Be intentional about being unique.
Some people do this naturally. If something is a trend, they will drop it so fast and never touch it again. Others can’t resist a trend and jump on the bandwagon. In the business we’re in, we can’t ignore trends altogether, but I think there’s something to be said for peeking at them now and then and then putting your blinders back on, so you’re not influenced too heavily by others. For example, I love grain sacks and have for a long time. I’m not going to stop using them because they are a trend. But, I’m not going to start painting my dressers in chevron and mustaches just because they are. That’s just not me. Being aware of the trends and being intentional about making decisions based on what I like will keep my look (and yours) somewhat distinct.
Take your business seriously.
I am very guilty of focusing of the “fun stuff” like shopping for antiques, styling photo shoots and painting furniture that I sometimes don’t spend the time on business-y things, like setting goals, formulating strategy, analyzing the trends of my business, etc. I tend to go on gut feel, but that doesn’t work when you’re growing and have people working for you who need something more specific to act on than your gut feel. When I do take the time to set out goals and put together a plan, I’m amazed at how much more focused my business is and how much better I feel about my direction. So, do your creative thing, but remember this is a business and it really helps to treat it like that!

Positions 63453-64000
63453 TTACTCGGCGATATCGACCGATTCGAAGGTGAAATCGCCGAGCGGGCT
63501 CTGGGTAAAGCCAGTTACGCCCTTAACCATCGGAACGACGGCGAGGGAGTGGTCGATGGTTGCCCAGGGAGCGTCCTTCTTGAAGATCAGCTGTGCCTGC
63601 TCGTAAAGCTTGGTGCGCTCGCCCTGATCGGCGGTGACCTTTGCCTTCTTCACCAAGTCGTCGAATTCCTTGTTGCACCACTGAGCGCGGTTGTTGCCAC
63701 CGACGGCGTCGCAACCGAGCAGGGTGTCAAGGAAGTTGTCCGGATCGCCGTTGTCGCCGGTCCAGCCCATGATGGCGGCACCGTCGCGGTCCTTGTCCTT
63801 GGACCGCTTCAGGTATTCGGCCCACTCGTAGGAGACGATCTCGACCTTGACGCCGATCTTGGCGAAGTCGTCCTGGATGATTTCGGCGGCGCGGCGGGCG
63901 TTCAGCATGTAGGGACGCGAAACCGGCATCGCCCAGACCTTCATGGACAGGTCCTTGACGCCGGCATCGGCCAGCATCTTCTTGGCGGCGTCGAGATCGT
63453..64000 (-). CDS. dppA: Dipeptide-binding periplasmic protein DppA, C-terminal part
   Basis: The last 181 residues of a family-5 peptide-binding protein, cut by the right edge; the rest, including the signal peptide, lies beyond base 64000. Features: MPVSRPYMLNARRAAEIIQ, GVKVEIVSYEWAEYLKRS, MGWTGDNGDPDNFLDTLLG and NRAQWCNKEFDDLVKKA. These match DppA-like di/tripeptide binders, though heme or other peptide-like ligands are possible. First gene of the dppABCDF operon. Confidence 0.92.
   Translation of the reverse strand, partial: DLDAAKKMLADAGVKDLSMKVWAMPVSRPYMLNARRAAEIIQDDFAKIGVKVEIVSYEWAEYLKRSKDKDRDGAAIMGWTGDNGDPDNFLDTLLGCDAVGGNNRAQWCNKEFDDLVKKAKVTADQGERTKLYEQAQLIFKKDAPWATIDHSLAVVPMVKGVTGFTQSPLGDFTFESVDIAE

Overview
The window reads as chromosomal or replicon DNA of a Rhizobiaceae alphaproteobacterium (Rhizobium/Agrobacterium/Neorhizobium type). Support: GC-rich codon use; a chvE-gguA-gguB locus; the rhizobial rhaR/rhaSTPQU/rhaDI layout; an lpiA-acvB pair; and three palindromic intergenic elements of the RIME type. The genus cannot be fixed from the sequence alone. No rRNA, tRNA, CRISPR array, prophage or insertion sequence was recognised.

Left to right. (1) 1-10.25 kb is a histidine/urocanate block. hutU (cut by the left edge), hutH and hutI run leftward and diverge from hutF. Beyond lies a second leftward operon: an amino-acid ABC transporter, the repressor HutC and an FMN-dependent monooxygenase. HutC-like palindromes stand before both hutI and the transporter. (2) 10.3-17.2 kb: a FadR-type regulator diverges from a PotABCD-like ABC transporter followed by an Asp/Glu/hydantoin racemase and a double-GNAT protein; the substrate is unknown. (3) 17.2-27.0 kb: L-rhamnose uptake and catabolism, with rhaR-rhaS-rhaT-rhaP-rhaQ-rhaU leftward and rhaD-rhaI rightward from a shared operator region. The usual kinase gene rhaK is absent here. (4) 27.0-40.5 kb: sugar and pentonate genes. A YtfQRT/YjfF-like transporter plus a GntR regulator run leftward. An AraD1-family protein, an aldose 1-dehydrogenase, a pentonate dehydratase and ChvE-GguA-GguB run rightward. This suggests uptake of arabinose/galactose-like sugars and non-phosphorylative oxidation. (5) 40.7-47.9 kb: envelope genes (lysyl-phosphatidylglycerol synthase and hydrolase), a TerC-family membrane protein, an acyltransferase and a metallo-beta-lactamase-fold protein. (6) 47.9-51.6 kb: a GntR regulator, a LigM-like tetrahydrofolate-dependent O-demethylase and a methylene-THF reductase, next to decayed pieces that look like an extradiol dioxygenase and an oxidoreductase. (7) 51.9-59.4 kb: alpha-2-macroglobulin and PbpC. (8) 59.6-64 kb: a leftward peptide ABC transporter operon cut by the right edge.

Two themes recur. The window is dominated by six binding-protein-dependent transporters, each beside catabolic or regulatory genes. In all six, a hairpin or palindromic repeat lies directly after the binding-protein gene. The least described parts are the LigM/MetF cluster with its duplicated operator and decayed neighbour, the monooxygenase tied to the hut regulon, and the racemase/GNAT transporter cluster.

It’s a big world (and a small one).
Lastly, I just want to agree with you, Susan. It’s a big world and there is room for everyone. I even think by collaborating with and supporting those who do what you do can be beneficial for everyone. I know it feels you need to watch your back and protect your customer base. Maybe you’ve been burned by someone you tried to collaborate with in the past. I think you can be cautiously open, though. Some of my very best opportunities have come from partnering with other women entrepreneurs in my field. It’s rewarding and beneficial all around, so I suggest keeping an open mind.
It’s a big world, but it’s also a small one. The antique/furniture community is a pretty tight-knit group, so be gracious, professional and kind. That goes a long way with your competition and your customers.
So, Susan, and other small business owners or hopeful entrepreneurs, don’t be discouraged by the crowded room you just stepped into (or one you’ve been hanging out in a while). There are many who will welcome you and cheer you on and there are enough customers for everyone.
Go get ’em!